Sunday, April 27, 2008

The Best Defense is a Good Offense (As Long as You Have Steve Young at QB)

Charlie delivered today's sermon on the subject of Christian Apologetics (I understand, apologetics is not about saying you are sorry but rather about defending your position) at it's customary starting place in 1Peter with the "Always be ready to make your defense..." line and weaving in Paul's speech at the Aeropagus. It sounded to me like Paul was more on the offensive at the time as he was "proclaim"ing Christ's resurrection and averring that God "commands all people everywhere to repent." Why, because the world will be "judged in righteousness." Not exactly, "Believe or you are going to H...," but pretty close. If I get the gist of Charlie's theme, we should not be evangelical to the point of threatening people with damnation if they do not become confirmed Christians. Nor should we threaten our new confirmands with the eternal fires if they fall away from "organized religion." Charlie seemed to say that we should let our actions speak for themselves. Is that all there is to it?

This gets back to last week's theme of how to interact with the unchurched. Does anyone remember the "Decade of Evangelism?" I will be the first to admit that I did not stand on the street corner preaching or handing out "Be Episcopal or Burn" pamphlets. Like many Episcopalians, I felt ill equipped for evangelism despite a lifetime in the Church, arguing with my Sunday School teachers, being forced to attend as a teen, and punching my time card on Sundays. We do not train our young people to go out spread the Good News. It has taken years for me to develop my own apologetic to the point where I can even write this blog. Perhaps our religion has been too accepting of our scriptural illiteracy and passive Christianity.

While there is more than one approach to the issue of evangelism, Paul's approach worked, and logically it would seem a good approach to emulate. First, he knew his Bible. Second, he knew the Lord (the road to Damascus). Third, he was willing to "witness" and tell his personal story. Fourth, he was willing to spread the Gospel far and wide. Fifth, he was a good debater and had a strong apologetic. Sixth, he took on the burden of leadership, correcting and guiding the churches when they strayed. Last, he was ready to die as part of his apologetic. Now, I just don't see Paul as someone who would have been comfortable sitting back quietly making tents, leading a simple Christian life, and waiting for someone to come and challenge him on his faith. Rather, he was on the offensive. For this reason, I disagree with Charlie's thesis. I don't think we can sit on our Episcopal haunches and watch the decline of the Church.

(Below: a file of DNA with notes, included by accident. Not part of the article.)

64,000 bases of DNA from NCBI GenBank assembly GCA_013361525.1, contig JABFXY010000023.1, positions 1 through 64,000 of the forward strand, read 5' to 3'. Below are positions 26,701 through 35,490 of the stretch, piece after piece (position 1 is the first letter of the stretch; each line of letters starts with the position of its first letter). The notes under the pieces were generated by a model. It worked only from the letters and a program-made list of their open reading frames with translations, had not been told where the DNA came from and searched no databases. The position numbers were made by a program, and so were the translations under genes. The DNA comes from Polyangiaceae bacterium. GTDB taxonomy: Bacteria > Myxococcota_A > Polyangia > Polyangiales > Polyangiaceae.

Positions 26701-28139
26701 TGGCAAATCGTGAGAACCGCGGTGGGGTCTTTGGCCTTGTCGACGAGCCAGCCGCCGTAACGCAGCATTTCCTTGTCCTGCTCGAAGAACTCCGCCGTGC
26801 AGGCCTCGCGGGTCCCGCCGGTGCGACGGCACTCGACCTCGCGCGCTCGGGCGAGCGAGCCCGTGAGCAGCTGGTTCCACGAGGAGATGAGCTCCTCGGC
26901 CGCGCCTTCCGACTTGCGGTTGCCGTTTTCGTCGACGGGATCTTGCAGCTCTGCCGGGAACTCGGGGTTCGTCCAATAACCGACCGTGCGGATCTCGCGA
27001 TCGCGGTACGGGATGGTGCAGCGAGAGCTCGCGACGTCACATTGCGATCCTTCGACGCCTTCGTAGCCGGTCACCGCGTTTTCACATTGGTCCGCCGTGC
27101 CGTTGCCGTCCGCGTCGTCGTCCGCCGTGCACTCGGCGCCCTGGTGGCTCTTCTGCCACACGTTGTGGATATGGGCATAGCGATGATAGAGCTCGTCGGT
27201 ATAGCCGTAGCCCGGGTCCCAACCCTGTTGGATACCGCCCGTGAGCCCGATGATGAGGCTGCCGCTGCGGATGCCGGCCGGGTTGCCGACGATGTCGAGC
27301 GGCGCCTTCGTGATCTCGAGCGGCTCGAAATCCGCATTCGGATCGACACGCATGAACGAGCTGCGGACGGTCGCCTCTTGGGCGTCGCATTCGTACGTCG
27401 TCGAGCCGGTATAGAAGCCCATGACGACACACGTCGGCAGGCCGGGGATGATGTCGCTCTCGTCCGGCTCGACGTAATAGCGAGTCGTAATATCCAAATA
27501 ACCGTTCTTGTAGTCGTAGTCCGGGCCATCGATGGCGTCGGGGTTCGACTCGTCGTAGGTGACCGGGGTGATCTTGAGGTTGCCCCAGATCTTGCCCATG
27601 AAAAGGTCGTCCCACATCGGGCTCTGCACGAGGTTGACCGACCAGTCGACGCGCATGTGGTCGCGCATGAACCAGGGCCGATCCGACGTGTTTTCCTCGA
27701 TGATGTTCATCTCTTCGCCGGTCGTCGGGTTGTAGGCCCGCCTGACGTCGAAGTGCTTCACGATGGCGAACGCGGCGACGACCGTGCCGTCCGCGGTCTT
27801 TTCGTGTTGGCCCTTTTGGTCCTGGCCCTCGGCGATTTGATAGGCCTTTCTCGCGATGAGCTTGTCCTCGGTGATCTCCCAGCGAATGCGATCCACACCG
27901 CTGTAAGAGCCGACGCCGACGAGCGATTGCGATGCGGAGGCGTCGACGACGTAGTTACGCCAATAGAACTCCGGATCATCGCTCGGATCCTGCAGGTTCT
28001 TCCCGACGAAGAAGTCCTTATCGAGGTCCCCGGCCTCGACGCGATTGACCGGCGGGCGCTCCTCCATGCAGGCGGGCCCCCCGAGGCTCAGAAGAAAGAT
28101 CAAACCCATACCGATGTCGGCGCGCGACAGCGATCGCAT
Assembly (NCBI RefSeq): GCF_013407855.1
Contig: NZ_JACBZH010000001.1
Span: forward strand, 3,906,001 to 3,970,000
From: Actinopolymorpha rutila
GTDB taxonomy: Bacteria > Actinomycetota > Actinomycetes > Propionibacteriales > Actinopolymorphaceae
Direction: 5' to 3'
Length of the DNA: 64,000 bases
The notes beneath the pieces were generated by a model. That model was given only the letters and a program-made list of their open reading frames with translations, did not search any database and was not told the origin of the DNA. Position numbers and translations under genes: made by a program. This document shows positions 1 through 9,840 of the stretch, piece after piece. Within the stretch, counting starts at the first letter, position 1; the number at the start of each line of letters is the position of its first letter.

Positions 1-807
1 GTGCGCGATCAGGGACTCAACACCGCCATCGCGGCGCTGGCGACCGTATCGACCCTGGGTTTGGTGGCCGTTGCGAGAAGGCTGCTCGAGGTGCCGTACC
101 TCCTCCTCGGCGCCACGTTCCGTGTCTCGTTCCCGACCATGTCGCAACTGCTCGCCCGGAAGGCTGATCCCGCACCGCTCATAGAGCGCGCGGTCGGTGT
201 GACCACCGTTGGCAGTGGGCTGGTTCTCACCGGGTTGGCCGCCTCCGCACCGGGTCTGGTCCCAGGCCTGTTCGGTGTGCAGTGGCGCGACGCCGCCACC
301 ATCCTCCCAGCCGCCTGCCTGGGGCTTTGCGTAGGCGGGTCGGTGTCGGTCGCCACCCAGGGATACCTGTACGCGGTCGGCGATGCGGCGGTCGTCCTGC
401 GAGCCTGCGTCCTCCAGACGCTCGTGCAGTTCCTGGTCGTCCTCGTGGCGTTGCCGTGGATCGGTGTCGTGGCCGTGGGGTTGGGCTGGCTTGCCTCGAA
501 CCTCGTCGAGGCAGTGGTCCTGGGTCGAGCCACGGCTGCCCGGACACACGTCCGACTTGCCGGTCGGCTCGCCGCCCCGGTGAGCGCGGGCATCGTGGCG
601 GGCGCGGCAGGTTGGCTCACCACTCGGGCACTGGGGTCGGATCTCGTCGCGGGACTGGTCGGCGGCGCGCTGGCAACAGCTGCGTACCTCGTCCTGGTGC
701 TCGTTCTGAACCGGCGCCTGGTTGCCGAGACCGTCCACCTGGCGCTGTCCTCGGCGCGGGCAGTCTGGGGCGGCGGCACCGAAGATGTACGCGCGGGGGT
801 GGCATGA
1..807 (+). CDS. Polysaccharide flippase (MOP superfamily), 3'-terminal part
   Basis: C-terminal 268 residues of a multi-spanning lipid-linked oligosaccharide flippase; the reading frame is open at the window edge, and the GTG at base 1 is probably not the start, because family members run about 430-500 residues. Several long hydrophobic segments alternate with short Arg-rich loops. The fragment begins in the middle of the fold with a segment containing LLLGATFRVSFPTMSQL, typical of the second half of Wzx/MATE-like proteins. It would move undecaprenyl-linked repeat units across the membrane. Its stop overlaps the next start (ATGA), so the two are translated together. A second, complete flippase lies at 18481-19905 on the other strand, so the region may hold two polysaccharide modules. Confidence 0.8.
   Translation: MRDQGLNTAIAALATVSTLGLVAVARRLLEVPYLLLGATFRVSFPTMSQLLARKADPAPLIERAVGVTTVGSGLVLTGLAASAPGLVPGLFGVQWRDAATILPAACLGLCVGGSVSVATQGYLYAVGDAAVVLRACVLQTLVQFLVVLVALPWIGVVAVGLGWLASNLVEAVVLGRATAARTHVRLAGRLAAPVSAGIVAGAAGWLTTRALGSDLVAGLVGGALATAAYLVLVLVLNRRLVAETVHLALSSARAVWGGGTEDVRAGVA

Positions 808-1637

Look around you, people are still acting as if they can walk the walk alone. I see plenty of people who could stand to hear the Good News, to walk the good walk, to live the good life, and to find eternal life, through Christ our Lord. Lord, give us the courage to throw the ball down field, but could you just send us the next Jerry Rice to run alongside Steve Smith?

2 comments:

  1. May I add that Paul knew his audience. His sermon on Mars Hill was tailored, indeed crafted, to address the philosophers steeped in the Greek ethos. When one reads his letters to the Greek Churches (I Corinthians 13 comes to mind with its references to "seeing through a glass darkly" reminiscent of Plato's Allegory of the Cave), one sees that he knew where his listeners were starting.

    When it comes to evangelism, I think that is the mistake me Christians make. We adopt a "one size fits all" mode of witnessing and refuse to listen to or heed the Holy Spirit's prompting in individual situations. This doesn't mean we ignore the message of the Gospel: Sin, Judgment, Grace, Blood Atonement, etc. Rather, we treat each situation as the Holy Spirit wills it.

    Christ himself employed different means and methods: From dealing with woman at the well to chastising the moneylenders.

    Bottom line: While we all may not be called to be Evangelists like Paul, we are all called to be witnesses for Christ crucified.

    Cheers.

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  2. Paul's knowledge of his audience makes a good point. He must have been a good listener. How do you get to know your audience? Not by going straight out and telling them your position. Instead, you have to be a good listener. Sometimes the key to being a good debater is to really listen to the other point of view instead of rehearsing your own presentation in your head while the opposition in speaking.

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